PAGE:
The tight hold American colleges and universities have on academic credit—what it is worth and who awards it—is about to undergo a well overdue stress test.
Two announcements in as many months have the potential to perhaps finally better define the value of credits in higher education.
The first is the announcement by the American Council on Education that it will review a handful of free online courses offered by elite universities through Coursera and may recommend that other colleges accept credit for them.
Ultimately, individual colleges have the final say as to whether to accept credits, even if ACE approves the massive open online courses, or MOOC’s. But the institutions that are part of the Coursera federation of MOOC’s are supposedly the best in the country.
Right now, it is easy for most institutions to deny students who ask to transfer credits from their local community college or a for-profit provider, such as StraighterLine. They just say the quality is not up their standards.
But what happens when students arrive at the registrars’ office with credit-bearing courses from professors at Stanford, Penn, and Princeton? What will the excuse be then to reject the credits—that the courses were free? Such an excuse might finally expose the true reason many colleges refuse to accept transfer credits: They want students to pay them tuition for a class, not another institution.
The bigger question is what happens when, say, an undergraduate at Duke University takes an ACE-approved MOOC through Coursera from a Duke professor and then goes to the Duke registrar in an attempt to transfer the course. Until now, the universities that are part of Coursera have gone to great lengths to distinguish the education that happens on their campuses (which is expensive and exclusive) with the educational experience of these MOOC’s. But once their own students start applying for credit for a MOOC offered by their own professors, these elite institutions will need to figure out exactly how Coursera fits in with their institutional strategy going forward.
Credit is the currency of higher education. Academic work without credit behind it is not worth anything when it comes to earning a credential. The foundation of the credit, of course, is time spent in a chair and not what is actually learned in those seats in any meaningful way.
The reality is that while we often think of credit as currency, what we award now is hardly created equal. For a great example, just read Brad Wolverton’s recent article about Western Oklahoma State College, which awards three credits for super-easy, two-week online classes that are popular with athletes who need to maintain eligibility.
The cartel-like system of controlling credits frustrates new entrants to higher ed—and even established players with new ideas—who want to deliver courses in different ways to reduce costs and improve learning.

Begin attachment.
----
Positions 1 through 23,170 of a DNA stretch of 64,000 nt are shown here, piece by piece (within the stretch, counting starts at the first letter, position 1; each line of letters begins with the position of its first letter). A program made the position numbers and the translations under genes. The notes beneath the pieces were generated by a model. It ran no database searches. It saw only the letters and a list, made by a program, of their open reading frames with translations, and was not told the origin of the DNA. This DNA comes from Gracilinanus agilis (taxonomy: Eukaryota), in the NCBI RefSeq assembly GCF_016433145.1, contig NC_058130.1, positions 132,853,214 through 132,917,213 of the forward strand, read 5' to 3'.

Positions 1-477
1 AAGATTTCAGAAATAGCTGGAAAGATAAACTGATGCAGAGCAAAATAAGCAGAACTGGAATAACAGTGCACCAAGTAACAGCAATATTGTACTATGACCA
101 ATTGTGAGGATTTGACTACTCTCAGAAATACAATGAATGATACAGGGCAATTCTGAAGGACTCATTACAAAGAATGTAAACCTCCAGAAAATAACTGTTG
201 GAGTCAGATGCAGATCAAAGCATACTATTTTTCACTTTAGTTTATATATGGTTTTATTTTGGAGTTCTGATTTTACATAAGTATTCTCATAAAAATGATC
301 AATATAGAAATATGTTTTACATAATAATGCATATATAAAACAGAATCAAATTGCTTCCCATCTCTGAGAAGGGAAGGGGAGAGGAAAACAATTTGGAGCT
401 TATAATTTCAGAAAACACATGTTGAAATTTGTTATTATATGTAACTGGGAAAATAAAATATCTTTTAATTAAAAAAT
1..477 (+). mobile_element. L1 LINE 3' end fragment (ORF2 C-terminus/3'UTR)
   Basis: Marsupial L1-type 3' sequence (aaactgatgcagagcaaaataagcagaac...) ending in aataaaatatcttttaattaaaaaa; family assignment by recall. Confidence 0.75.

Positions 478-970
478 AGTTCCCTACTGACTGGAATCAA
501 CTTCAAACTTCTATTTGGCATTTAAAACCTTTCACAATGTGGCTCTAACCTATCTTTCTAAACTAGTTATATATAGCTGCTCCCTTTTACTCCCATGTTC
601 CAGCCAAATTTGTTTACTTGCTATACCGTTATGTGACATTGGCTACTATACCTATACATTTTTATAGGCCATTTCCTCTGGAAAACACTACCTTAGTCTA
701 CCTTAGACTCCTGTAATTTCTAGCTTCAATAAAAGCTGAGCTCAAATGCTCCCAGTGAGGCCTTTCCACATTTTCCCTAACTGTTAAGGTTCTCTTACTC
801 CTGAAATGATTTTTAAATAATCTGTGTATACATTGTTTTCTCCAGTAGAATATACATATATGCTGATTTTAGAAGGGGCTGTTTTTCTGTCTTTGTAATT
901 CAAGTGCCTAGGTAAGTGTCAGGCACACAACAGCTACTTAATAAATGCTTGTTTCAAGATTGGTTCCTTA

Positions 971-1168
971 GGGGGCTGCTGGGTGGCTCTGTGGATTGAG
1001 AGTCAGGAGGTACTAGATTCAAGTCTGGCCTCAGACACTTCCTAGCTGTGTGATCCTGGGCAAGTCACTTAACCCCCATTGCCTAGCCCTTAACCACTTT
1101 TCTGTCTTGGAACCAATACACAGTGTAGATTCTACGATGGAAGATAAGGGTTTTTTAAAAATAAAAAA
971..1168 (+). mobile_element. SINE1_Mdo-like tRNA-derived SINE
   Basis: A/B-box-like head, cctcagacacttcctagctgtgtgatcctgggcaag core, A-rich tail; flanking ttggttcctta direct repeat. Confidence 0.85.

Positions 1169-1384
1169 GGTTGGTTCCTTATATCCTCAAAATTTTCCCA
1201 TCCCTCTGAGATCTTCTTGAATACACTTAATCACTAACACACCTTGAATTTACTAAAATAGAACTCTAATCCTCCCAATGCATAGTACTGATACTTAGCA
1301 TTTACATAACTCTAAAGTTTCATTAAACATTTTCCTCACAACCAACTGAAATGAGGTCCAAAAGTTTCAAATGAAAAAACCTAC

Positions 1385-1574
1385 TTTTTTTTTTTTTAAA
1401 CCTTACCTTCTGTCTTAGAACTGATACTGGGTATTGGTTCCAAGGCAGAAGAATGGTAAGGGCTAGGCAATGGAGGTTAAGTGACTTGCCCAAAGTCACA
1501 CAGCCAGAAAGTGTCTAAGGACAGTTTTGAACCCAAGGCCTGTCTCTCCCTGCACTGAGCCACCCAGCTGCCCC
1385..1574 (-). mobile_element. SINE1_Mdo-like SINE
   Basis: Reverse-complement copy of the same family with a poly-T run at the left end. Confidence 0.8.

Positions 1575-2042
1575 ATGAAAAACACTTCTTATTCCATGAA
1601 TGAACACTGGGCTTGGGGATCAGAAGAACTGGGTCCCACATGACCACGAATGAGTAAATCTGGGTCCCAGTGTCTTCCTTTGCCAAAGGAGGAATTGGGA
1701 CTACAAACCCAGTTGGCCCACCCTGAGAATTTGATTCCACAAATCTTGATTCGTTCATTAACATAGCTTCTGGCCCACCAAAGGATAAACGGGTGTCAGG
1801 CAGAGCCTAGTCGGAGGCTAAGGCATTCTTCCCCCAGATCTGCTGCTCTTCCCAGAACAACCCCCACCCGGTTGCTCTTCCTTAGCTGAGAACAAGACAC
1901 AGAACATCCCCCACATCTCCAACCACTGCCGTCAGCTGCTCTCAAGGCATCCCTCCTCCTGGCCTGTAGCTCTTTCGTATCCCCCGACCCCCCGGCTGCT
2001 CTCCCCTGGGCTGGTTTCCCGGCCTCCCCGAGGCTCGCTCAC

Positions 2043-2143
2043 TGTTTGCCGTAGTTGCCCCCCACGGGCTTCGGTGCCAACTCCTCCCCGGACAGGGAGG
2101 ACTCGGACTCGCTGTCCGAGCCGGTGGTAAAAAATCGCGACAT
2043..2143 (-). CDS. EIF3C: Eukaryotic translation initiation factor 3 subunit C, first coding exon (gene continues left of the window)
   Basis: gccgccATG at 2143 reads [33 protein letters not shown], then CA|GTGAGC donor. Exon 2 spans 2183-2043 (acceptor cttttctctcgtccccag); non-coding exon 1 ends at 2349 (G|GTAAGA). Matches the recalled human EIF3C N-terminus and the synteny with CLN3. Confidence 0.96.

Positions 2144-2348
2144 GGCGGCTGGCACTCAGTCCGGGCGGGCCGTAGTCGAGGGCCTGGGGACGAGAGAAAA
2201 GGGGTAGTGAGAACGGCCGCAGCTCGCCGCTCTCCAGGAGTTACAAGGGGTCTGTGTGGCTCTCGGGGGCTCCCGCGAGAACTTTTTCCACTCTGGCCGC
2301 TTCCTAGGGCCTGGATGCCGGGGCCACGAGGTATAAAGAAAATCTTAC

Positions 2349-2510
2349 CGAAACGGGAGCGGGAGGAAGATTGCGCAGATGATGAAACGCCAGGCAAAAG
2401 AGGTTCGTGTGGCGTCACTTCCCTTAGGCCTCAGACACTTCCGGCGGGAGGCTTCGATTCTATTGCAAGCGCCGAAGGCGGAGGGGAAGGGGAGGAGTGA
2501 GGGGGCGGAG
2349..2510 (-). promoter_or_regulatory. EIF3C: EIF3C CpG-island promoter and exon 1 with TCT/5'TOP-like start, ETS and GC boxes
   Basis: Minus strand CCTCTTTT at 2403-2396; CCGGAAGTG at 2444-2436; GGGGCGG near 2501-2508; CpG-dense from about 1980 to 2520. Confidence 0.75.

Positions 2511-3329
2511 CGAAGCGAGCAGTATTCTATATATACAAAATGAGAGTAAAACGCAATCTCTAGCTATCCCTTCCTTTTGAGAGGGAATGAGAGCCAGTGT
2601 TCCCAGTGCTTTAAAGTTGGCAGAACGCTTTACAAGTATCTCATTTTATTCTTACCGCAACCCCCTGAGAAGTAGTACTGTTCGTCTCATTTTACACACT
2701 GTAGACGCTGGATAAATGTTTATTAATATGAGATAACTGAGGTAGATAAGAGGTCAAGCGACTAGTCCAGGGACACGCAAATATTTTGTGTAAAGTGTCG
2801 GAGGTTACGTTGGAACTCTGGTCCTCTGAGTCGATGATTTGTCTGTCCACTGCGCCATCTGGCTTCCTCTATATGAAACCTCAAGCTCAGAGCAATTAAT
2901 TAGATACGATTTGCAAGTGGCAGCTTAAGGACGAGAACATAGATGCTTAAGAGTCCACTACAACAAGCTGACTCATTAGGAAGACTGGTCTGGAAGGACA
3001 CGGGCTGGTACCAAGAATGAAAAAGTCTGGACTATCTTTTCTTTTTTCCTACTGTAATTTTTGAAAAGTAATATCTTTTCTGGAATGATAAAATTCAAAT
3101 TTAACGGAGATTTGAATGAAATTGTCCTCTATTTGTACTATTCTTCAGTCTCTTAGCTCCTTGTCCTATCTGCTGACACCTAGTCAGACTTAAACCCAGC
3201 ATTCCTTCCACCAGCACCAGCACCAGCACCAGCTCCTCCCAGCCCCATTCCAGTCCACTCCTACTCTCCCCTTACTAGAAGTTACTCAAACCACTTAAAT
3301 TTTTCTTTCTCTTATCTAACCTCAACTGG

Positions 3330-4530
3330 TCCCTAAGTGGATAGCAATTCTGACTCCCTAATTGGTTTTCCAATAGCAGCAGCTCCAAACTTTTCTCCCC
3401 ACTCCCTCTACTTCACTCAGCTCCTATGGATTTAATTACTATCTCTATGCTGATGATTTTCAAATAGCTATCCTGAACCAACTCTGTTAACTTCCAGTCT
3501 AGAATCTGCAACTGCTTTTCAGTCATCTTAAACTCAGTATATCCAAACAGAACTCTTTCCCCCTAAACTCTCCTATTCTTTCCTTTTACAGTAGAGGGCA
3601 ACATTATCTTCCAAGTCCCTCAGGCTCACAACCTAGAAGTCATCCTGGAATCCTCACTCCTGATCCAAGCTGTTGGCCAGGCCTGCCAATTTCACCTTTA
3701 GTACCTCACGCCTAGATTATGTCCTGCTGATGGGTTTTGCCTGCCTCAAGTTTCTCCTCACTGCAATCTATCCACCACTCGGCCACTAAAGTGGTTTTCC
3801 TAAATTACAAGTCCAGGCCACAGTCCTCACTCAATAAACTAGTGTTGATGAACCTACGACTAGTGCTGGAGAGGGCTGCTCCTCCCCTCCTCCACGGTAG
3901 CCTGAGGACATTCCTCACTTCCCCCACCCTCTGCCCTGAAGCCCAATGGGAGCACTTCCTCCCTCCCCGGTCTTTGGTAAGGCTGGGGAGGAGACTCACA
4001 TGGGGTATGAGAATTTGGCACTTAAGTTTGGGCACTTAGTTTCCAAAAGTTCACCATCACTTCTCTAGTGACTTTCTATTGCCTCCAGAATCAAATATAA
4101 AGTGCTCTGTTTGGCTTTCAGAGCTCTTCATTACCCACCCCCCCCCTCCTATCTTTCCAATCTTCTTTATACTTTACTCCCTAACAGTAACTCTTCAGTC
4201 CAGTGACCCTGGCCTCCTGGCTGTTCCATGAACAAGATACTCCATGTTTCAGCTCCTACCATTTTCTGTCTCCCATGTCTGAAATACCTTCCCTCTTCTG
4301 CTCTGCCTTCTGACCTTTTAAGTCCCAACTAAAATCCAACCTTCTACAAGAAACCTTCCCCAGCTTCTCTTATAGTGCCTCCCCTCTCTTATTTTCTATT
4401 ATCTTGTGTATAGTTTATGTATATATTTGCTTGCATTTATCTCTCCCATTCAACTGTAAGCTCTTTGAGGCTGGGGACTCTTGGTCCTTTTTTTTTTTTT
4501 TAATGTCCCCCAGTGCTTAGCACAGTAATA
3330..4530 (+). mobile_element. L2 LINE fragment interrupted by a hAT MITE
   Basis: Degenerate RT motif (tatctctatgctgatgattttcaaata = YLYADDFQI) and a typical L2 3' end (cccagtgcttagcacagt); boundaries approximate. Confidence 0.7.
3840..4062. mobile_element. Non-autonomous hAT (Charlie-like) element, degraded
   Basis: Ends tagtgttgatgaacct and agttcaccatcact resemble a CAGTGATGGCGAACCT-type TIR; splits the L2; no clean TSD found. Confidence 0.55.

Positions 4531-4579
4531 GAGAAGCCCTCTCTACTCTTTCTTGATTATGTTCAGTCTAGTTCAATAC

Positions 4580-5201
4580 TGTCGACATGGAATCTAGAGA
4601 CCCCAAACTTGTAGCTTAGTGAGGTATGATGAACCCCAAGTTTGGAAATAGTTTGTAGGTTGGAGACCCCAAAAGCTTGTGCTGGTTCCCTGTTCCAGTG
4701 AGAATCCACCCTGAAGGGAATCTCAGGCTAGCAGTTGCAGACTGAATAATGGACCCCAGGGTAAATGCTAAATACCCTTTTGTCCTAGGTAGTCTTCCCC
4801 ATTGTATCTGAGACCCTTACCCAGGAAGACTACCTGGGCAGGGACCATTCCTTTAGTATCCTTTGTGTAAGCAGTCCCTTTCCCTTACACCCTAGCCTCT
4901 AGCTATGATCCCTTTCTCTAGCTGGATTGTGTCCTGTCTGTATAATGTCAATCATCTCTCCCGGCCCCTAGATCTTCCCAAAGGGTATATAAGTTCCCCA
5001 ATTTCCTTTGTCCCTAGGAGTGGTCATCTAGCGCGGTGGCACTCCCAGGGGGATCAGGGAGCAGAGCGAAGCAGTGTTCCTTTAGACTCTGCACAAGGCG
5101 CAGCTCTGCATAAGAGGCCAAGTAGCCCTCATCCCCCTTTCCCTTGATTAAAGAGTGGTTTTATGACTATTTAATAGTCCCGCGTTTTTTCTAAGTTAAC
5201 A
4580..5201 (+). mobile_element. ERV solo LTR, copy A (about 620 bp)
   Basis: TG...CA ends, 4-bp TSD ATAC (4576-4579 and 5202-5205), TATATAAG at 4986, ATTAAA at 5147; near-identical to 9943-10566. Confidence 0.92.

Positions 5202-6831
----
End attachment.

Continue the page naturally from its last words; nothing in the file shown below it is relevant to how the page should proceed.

The other announcement that is worth paying attention to on the credit front is the approval by Southern New Hampshire University’s accreditor of its competency-based associate degree. The idea behind competency-based education is simple and practical: that degrees should be based on how much students know, not how much time they spend in a classroom. While the model is not new—Western Governors University has been doing it for more than a decade—Southern New Hampshire is about to show whether the idea can work within the walls of a traditional university.
As Southern New Hampshire was building the program, the team putting it together had a goal not to charge more than $2,500 a year. Whenever the team added something that pushed the price over that number, it had to subtract something else. At most universities, the final price of a new degree would not be determined until after the program was designed.
Southern New Hampshire has fashioned partnerships with several local employers that help design the curriculum and provide students to the programs. “We haven’t had anyone say yet, Where are the courses?” says Southern New Hampshire’s president, Paul LeBlanc. “Employers understand competencies. They have told us they can’t find people with basic skills, who can write, communicate, or use a computer. This gives them some reassurance that the students can actually do what they say they can do.”
Northern Arizona University and the University of Wisconsin system also have ambitious plans for competency-based degrees. Combined with credit-bearing MOOC’s, we’re about to see whether a redefinition of the long-held value of credit can expand educational opportunities, reduce costs, and in some cases, measure learning in new ways.